Par Samuel Cohen - Mise en ligne le 30 août 2018
Mots clefs : Stable coronary artery disease /Atrial fibrillation/ Antithrombotic treatment/ Bleeding Ischaemic event
International Journal of Cardiology
Q. Fischer, J.L. Georges. Le Feuvre, A. Sharma, N. Hammoudi, E. Berman, S. Cohen, I. Jolivet, J. Silvain , G. Helft
Background: The optimal long-term antithrombotic treatment of patients with stable coronary artery disease (CAD) and atrial fibrillation (AF) is a challenge in daily practice. We sought to determine the prevalence of hem- orrhagic complications and ischaemic events depending on antithrombotic strategy in patients with stable CAD and AF.
Methods: The primary outcome was major adverse cardiac and cerebrovascular events (MACCE) defined as a composite of cardiovascular mortality, myocardial infarction and ischaemic stroke. The subsequent risks of MACCE and clinically significant bleedings requiring hospitalisation (major safety outcome) were analyzed in a propensity score–matched analysis by adjusted Cox regression models.
Results: Six hundred and six patients with high thrombotic and bleeding risks (mean age 73.4 ± 9.8 years, 25.2% female, CHA2DS2-VASc score:4.7 ± 1.5, and HAS-BLED score:3.1 ± 1.0) were included, and 127 propensity- matched pairs were analyzed. At inclusion, 172 patients (28.4%) were on oral anticoagulation (OAC) alone (75.6% on VKA and 24.4% on DOAC) and 434 patients (71.6%) on OAC + single antiplatelet therapy (SAPT) (71.9% on VKA and 28.1% on DOAC). At 5-year follow-up, MACCE rate did not significantly differ in both groups (30.9% in OAC + SAPT vs. 26.8% in OAC alone; adjusted HR 1.1 [0.8–1.5], p = 0.58), but clinically significant bleedings (28.3% vs. 18.5%; adjusted HR 1.8 [1.2–2.8], p = 0.005) and total deaths (29.5% vs. 20.8%; adjusted HR 1.4 [95% CI 1.0–2.2], p = 0.049) were higher in patients with OAC + SAPT than in patients with OAC alone.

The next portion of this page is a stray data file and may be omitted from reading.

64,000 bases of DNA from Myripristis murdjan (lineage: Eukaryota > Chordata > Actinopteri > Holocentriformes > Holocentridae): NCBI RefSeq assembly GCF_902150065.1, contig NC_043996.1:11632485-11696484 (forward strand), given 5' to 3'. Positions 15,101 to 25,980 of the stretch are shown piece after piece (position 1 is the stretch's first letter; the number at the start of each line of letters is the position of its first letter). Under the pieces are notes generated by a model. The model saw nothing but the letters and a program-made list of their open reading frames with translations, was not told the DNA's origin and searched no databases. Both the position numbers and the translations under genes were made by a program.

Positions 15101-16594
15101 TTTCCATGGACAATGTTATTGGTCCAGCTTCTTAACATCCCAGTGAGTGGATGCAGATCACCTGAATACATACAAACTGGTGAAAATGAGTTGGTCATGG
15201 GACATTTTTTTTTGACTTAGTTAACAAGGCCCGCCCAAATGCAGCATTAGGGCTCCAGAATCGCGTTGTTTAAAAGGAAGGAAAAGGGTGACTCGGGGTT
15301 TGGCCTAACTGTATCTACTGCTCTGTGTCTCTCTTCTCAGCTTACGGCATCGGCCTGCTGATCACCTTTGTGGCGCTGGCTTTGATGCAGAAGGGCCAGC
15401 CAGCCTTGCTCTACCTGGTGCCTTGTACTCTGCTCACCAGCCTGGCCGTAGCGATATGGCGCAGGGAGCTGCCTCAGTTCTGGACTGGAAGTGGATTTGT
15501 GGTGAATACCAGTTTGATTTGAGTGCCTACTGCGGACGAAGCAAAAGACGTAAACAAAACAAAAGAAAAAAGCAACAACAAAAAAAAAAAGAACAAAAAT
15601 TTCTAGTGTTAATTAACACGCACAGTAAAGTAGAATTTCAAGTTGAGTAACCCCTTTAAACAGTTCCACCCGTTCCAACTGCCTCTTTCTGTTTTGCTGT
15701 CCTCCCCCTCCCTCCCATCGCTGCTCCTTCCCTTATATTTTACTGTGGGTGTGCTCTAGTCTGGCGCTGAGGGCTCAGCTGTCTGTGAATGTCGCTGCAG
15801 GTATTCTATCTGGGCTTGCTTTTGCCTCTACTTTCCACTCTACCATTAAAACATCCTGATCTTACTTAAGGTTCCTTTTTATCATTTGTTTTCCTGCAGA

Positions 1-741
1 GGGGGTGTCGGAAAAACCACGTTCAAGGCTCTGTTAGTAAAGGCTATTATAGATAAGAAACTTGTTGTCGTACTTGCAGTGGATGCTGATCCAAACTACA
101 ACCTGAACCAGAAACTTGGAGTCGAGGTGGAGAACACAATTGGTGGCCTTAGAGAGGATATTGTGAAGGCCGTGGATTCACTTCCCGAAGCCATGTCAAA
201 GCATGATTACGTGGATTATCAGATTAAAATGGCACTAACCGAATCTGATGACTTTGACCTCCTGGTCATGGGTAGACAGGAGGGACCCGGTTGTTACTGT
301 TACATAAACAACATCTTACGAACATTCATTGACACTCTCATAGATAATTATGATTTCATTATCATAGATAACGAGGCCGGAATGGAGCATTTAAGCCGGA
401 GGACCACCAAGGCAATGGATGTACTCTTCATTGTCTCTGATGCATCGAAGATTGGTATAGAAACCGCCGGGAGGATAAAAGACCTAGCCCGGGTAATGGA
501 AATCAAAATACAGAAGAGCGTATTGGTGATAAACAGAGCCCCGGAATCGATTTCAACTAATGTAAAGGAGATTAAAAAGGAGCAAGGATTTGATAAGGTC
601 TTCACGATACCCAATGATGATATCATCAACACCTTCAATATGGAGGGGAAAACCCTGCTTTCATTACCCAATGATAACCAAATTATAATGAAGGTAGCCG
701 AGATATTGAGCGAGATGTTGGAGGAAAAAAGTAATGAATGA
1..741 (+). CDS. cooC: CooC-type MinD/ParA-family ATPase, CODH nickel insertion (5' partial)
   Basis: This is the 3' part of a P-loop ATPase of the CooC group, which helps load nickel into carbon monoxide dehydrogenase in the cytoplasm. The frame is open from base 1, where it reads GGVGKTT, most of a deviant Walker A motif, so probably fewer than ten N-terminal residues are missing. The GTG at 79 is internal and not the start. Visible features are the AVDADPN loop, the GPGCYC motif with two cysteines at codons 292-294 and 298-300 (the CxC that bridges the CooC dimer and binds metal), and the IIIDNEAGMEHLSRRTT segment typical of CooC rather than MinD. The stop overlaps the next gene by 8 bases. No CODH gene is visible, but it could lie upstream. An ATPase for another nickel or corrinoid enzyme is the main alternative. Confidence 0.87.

Conclusions: In patients with stable CAD and AF, the addition of antiplatelet therapy to VKA or DOAC therapy was independently associated with a higher risk of bleeding and overall mortality, without significant reduction in cardiac and cerebral ischaemic events.
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